Dormitory Council Circulating 2003 Rush Petition
EDITOR IN CHIEF
The Dormitory Council is circulating a petition for a “uninterrupted multiday” dormitory rush period during next year’s Orientation.
“The goal is to show student support for a period, during Orientation, to have dorm events,” said Grace R. Kessenich ’03, president of Dormcon. “It’s to show that it’s not just about choosing where you live, but it’s also about the community that is built during that period.”
“The petition is about increasing the ... prominence of dorm rush in the eyes of the freshmen,” said Dormcon secretary Ryan D. Williams ’03. “We’re not sure if the constituents of all the dorms are with us, since we tend to represent not all the dorms ... but we think that most people will remember that their having a decision [regarding where they would live] was important.”
Kessenich said part of the goal is to show “there is broad-based support” for an older-style rush and that it’s “not just EC and Senior House complaining.”
The end of the petition reads: “We feel that this campus wide community event [dormitory rush] should be brought back as an uninterrupted multiday event prior to the closing of the Orientation Lottery.”
Planning begins early
Williams said Dormcon was already working on a potential schedule for Orientation 2003. Last December, Dormcon tried to include the rush period in the 2002 Orientation schedule, but by then it was too late, he said.
During Orientation 2002, Williams said, the time allotted for dormitory rush consisted of the residence midway and “any time that hadn’t been scheduled” for something else.
“Freshmen who were studying for advanced standing exams or who actually cared about the [official] Orientation activities” did not participate in dormitory rush, he said.
Dormitory rushers “felt their time was being scheduled over without recourse,” Williams added.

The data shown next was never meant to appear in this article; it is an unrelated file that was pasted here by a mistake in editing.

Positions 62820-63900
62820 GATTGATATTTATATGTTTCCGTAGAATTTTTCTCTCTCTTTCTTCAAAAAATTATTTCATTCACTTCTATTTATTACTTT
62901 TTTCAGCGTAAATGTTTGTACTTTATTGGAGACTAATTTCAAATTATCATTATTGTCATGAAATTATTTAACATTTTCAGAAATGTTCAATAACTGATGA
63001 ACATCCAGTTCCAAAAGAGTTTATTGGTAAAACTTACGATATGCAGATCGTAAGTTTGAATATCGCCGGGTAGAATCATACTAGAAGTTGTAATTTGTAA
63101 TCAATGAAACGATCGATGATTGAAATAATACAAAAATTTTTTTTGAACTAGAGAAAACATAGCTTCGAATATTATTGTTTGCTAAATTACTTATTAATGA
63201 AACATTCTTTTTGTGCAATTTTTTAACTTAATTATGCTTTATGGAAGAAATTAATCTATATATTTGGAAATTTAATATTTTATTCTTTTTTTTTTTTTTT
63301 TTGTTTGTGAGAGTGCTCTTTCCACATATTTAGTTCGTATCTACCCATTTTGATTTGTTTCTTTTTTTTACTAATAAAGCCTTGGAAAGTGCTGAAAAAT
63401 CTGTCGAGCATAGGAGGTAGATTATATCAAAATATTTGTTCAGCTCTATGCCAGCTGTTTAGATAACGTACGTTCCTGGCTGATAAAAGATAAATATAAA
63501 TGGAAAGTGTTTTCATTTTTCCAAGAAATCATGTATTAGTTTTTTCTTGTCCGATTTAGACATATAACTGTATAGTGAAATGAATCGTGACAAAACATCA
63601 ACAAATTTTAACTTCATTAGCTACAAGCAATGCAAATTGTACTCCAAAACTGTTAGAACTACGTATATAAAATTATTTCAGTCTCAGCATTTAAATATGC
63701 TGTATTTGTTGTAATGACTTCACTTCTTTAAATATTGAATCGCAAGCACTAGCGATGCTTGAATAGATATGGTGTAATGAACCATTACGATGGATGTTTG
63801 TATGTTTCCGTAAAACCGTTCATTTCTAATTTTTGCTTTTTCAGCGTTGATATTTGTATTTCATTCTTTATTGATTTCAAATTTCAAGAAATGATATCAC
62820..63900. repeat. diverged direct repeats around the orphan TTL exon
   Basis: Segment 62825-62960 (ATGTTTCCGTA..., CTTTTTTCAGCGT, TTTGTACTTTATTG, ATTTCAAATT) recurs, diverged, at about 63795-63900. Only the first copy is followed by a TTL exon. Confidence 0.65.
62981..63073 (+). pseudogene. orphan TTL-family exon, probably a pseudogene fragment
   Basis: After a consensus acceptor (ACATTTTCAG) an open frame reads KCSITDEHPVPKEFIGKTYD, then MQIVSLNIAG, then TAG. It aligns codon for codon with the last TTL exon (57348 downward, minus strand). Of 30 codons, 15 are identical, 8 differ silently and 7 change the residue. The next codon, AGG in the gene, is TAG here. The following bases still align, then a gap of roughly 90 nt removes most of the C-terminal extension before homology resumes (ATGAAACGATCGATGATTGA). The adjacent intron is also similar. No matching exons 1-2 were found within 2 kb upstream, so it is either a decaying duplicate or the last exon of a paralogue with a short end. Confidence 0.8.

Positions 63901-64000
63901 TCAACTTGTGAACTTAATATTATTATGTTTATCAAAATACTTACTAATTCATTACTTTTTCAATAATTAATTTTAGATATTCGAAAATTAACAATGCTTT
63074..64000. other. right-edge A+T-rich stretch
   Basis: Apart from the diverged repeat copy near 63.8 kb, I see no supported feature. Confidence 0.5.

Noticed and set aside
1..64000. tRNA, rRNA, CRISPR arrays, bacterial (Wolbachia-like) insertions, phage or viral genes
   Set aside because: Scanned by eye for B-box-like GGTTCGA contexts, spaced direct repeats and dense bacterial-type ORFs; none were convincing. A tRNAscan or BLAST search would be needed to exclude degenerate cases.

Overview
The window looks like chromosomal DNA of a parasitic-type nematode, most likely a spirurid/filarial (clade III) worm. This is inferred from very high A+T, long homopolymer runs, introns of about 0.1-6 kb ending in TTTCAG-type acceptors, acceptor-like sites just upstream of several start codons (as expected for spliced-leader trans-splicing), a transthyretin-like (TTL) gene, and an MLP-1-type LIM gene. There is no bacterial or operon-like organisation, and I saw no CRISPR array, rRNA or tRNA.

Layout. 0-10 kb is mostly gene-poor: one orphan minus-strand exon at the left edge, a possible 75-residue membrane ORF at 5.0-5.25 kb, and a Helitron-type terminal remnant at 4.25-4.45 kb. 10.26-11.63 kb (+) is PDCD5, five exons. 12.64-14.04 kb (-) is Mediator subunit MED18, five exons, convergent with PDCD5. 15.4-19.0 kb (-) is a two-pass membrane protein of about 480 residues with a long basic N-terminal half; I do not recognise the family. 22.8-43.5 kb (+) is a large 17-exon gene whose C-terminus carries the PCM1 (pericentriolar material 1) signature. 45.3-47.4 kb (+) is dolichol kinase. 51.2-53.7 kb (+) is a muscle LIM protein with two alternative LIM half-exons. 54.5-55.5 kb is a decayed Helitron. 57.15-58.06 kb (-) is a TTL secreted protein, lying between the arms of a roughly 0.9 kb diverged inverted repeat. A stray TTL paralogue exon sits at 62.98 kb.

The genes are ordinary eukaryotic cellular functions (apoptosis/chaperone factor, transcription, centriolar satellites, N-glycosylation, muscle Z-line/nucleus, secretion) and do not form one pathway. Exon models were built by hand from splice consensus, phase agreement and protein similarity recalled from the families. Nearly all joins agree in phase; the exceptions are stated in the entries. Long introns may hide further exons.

Julie B. Norman, associate dean of academic resources and programming, who oversees the Orientation schedule, said that her office would not start working on the schedule until the Residence System Implementation Team releases its report on this year’s residence selections, scheduled for January.
However, “I don’t think the Institute is going to go backwards to the way we used to do housing rush,” Norman said, referring to four-day rush periods in years past. She said her goal was to “improve on last year’s” housing rush.
“The challenge we have [with advanced standing exams] is that we need to have those exams” completed and graded as soon as possible “so we can get those results to the freshman advisers,” she said.
Norman added that she was “not sure the conflict with advanced standing exams is as big as it appears to be on the surface,” pointing out that less that 125 students took the advanced standing chemistry exam.
Dorms take varied stances
MacGregor House President Tyler J. Bronder ’03 said the MacGregor House government supports the petition and signatures were “nearing about 50 percent of the dorm” yesterday evening.
Williams, who is the president of East Campus, said he was “willing to bet that a sizeable proportion of EC [residents would] sign the petition.”
“People here have a very firm belief” that where one chooses to live is “one of the most important decision you make at MIT, Williams said. “People [at EC] are rabid about” preserving old-fashioned dormitory rush.
Senior House President Daniel E. Mcanulty ’04 said Senior House had made “no organized endorsement.”
Joel C. Corbo ’04, president of Random Hall, said his house government “hadn’t really discussed” the petition. He said between 30 and 35 of Random’s 89 residents had signed the petition.
McCormick Hall President Marjan S. Bolouri ’04 said McCormick had not taken any stance on the issue.
Vikash Gilja ’03, president of Simmons Hall, said Simmons had not yet discussed the issue, but that they would be doing so at their next house meeting.
The petition was circulated this past weekend and was collected last night, Kessenich said, but anyone who wants to sign the petition still can. She said she did not know if there had been enough publicity for this petition.
Kessenich said she was collecting the petition last night so she would have the numbers available for today’s RSIT meeting.
So far, Kessenich said, RSIT has not taken a survey of upperclassmen, though they have interviewed teams from each dormitory. The teams include housemasters, graduate residence tutors, and members of house governments. A new survey will be released to freshmen sometime this week, she said.